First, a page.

High or low water flow rate can contribute to water pipe noises. A low water flow rate results in more mineral deposits in your pipes. A high water flow rate can lead to increased pipe movement. Both low and high water flow rates can cause whistling water pipes, especially if other issues are present.
4. The Plumbing Is Aging
An old plumbing system could be causing noisy pipes when running water in your home. Before plumbers started using copper pipes in people’s plumbing systems, they used galvanized steel pipes. These old galvanized steel pipes corrode easily, leading to leaks and other issues — like whistling water pipes.
If your home has whistling galvanized steel pipes, then corrosion could be the cause. As water moves past these corroded areas, it creates high-pitched sounds. You’ll need to call a professional to replace the entire corroded pipe, as this is one of the only solutions for a whistling galvanized steel pipe.
5. Toilet or Faucet Valves Need Replacement
If you hear a whistling sound from the toilet after it’s flushed, there may be an issue inside the toilet tank. A faulty ballcock valve assembly could be the cause of this — specifically, a bad washer could be contributing to the noise. Ask a professional if they recommend replacing the washer or the entire ballcock valve assembly.
Faucets can also be the source of your whistling problem. When components within faucets start to corrode, bolts begin to loosen and grime starts to build up. You may want to call a professional as fixing this problem might involve taking apart your faucet, cleaning grime and replacing corroded components. You might even need a new faucet.
6. The Faucet Aerator Is Clogged With Mineral Deposits
The faucet aerator is the small, screen-like piece screwed onto the tip of your faucet’s spout. This little component plays a big role in your faucet, as it constricts water from flowing too heavily. It also catches sediment, so over time, it can become clogged with mineral deposits, leading to a whistling sound when water is running.
Turn off the water to your faucet and unscrew the aerator. You may notice a large amount of grime that you can clean by soaking the aerator overnight in vinegar. Make sure not to soak the washer, as this can damage it. If the whistling persists when you replace the aerator, you may have a bigger issue on your hands.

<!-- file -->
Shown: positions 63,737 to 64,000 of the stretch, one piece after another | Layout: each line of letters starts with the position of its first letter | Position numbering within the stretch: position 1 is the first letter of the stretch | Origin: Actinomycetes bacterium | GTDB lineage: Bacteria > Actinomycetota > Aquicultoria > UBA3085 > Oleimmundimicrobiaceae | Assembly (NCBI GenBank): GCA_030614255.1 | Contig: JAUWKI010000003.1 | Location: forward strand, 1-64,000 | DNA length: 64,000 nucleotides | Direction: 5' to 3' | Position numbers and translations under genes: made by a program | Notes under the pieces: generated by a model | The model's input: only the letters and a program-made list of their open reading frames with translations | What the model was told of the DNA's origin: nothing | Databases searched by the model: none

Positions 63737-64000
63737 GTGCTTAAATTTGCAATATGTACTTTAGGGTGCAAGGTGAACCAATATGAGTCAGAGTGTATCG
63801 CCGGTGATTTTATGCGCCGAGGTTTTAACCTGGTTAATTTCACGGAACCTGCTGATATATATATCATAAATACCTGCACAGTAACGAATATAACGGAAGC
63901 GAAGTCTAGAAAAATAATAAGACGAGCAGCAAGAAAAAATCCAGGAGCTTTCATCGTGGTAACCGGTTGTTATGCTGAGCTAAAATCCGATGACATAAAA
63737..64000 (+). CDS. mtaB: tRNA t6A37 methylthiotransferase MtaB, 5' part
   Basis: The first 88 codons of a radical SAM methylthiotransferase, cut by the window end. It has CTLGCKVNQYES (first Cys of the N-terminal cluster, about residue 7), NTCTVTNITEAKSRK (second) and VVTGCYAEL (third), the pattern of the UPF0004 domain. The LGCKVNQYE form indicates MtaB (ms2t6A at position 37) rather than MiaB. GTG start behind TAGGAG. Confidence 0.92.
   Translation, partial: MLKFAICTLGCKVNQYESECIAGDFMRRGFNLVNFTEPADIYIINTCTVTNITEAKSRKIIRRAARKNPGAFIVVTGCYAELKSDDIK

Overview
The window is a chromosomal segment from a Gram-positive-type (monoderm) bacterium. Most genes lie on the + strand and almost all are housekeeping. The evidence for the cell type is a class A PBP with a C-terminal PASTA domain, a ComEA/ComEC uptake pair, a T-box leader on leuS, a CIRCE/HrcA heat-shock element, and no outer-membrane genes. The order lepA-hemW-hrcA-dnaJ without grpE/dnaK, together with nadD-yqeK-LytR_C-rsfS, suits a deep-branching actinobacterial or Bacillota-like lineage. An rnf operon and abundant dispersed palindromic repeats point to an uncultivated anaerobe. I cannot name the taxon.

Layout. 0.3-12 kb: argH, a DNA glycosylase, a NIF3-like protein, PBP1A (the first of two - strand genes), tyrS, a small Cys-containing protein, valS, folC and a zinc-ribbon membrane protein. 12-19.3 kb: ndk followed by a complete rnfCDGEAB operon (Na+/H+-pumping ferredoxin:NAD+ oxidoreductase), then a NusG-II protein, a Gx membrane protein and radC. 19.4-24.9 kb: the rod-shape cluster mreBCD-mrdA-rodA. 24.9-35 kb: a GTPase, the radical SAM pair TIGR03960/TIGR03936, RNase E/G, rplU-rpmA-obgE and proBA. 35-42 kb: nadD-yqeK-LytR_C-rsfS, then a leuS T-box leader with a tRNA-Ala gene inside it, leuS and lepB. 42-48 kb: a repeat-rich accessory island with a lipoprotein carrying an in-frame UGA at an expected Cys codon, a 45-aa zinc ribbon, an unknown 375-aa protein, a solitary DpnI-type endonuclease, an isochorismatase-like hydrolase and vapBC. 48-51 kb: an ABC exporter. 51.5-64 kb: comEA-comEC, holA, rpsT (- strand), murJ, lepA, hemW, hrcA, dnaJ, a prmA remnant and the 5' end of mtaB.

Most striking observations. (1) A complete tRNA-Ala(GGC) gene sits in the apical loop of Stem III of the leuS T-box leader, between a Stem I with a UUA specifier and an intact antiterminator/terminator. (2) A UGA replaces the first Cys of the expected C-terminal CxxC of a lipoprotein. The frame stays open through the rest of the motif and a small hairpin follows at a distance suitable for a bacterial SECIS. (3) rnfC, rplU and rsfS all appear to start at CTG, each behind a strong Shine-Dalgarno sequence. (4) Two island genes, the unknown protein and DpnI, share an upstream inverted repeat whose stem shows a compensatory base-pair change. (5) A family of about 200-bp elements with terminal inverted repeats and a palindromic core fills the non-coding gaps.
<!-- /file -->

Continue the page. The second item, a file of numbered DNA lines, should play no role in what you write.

7. A Drain Vent Is Blocked
Your plumbing system connects to the outside world with drain vents. These critical components of your plumbing system allow gases to escape from your pipes, aiding odor elimination and proper water flow. If you hear whistling from your pipes — even when no water is running — then you may have a blocked drain vent.
Depending on how blocked your drain vent is, air could create a whistling sound as it flows past the blockage. This creates whistling noises when no water is flowing. And since a functioning drain vent aids in water movement, a blockage could result in a decreased water flow rate, which can lead to other issues that cause noisy pipes.
8. The Main Water Valve Is Worn
All the water in your home must pass through the main water valve. Located outside your home, this important valve brings water from your municipality to your home and is a contributing factor to your home’s water pressure and water flow rate. If the valve is set to pressure that’s too low or too high, you may experience whistling that sounds like it’s coming from everywhere.
This can be a difficult valve to try to fix or adjust by yourself, so you may want to call a professional. Have them check your water pressure and adjust your main water valve if necessary. Pressure that is too low or too high can contribute to mineral buildup or shaky, loose pipes throughout your home.
Locating the Source of Your Whistling Pipes
You may be able to locate the source of your whistling pipes in some cases. It may take some trial and error, but if you give the following five tips a try, you might solve your issue. Always remember that the team at Dick Ray Master Plumber is ready to help at any time, whether you find the source of the noise or if you need some extra help figuring out what’s causing it.